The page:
Very rarely did a farmer return home in the evening as clean as he was when he left in the morning. The thing is that we never really complained about it. It was just a part of farming and we accepted that. So when we worked with mother earth we never gave it a thought that mother earth would always come out on top and leave her marks on us to boot. I do know that when the planting season began and the weather cooperated, our days were long and the work was anything but easy. By the way, the tractors had no shock absorbers and the seats on our Ford tractors weren’t padded either, so it didn’t take too long before operating the tractor was mostly done in a standing position.

The farmer has come a long way from the Ford 8N tractors to the tractors of today but it’s safe to say their days are still as long and the dust is still out there just waiting to help make their days unpleasant. A common denominator between the then and the now is that farmers know going in to the business of agriculture that there is a feeling that comes over us that we are going to conquer the soil and succeed at raising a good crop. I don’t have a name for that feeling but any farmer will tell you it exists and I think that is what keeps them coming back again for another year.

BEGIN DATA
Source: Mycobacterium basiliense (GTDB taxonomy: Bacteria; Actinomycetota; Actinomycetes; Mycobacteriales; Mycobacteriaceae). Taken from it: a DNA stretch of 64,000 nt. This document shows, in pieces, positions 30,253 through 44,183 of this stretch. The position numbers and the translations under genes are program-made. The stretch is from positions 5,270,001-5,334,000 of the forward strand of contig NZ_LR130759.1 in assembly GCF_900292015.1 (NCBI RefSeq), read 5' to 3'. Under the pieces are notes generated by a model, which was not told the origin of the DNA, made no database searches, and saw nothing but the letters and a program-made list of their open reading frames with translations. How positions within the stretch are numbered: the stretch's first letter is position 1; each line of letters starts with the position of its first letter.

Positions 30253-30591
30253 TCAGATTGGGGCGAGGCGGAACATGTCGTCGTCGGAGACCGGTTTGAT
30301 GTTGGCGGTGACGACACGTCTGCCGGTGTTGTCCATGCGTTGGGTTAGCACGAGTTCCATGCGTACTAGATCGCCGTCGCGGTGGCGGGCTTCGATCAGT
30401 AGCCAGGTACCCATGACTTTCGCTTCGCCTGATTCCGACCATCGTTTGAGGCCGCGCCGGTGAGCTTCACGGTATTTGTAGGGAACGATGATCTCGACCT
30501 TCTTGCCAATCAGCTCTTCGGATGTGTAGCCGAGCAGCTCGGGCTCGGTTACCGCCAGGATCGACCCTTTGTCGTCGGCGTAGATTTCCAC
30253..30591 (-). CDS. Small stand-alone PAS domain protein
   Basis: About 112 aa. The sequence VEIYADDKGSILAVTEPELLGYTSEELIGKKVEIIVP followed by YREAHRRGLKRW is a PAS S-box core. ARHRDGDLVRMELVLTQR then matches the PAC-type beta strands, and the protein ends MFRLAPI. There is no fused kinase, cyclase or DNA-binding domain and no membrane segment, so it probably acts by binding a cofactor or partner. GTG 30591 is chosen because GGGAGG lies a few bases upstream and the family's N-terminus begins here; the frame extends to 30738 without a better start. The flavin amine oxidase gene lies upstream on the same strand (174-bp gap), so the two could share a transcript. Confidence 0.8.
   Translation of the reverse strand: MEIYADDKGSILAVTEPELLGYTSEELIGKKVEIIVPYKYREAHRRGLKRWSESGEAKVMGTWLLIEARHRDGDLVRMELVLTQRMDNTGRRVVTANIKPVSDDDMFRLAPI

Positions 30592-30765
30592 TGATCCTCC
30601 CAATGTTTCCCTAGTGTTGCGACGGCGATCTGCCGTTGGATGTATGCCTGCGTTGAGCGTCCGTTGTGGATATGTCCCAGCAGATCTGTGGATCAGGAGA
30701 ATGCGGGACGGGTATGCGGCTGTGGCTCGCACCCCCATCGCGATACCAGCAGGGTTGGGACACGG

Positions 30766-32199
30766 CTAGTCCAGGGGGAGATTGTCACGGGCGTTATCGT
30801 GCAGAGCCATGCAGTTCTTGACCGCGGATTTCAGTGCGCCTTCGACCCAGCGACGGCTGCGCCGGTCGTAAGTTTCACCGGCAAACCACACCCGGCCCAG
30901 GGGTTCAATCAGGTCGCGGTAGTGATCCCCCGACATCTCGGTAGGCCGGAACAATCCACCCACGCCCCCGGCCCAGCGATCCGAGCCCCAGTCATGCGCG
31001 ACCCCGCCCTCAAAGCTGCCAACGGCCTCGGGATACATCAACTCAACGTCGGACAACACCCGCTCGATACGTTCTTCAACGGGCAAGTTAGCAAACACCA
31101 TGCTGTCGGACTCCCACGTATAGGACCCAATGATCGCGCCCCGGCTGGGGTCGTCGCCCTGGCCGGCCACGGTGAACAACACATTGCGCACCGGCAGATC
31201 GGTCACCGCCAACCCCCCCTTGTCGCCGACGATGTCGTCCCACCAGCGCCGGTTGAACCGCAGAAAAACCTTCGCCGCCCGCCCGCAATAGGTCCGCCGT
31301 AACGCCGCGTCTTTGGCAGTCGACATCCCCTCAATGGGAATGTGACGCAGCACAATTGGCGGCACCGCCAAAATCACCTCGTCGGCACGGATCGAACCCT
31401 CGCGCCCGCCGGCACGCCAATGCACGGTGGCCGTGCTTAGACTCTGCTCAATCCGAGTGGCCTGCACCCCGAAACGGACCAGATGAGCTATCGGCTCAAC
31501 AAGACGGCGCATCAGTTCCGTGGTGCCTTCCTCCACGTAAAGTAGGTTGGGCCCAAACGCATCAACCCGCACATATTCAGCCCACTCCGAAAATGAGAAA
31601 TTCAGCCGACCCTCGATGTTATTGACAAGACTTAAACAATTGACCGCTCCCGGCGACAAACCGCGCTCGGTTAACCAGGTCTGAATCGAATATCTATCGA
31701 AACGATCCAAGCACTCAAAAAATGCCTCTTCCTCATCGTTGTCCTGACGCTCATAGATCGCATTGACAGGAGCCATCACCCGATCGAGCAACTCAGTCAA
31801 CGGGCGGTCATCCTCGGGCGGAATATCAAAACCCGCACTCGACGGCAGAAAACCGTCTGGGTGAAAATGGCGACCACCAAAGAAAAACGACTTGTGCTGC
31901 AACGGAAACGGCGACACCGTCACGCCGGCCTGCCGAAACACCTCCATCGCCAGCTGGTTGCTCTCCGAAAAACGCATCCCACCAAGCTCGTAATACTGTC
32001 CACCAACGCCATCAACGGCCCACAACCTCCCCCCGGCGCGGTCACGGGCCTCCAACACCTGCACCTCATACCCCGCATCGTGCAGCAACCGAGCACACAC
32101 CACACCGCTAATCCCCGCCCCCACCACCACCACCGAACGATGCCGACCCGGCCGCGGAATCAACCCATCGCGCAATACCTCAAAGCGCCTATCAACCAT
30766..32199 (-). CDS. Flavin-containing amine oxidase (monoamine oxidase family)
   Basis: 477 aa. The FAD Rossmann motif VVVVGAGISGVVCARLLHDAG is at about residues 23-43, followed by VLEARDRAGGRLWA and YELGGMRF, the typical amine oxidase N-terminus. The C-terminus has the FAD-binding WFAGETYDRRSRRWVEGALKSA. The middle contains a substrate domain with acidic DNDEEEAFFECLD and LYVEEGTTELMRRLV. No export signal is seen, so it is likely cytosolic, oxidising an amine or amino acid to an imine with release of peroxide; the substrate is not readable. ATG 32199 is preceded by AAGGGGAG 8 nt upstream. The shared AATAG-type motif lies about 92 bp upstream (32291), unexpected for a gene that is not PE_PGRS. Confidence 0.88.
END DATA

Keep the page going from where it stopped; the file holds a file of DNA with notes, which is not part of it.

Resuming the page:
I don’t farm anymore but I do garden and I look forward to seeing a seed pop through the ground and become a plant. I feel like I did this and it gives me cause to smile with satisfaction. Sure, there is a lot of hard labor and tons of dust but I guess it is all worth it. When I would begin to complain about all the dust my Dad would say, “Remember son we are all supposed to eat a pound of dirt in our lives.” Well at this moment I remember that and I can safely say I ate more than my pounds worth of southern Ohio clay.

Rick Houser grew up on a farm near Moscow in Clermont County and loves to share his stories about his youth and other topics. He may be reached at houser734@yahoo.com.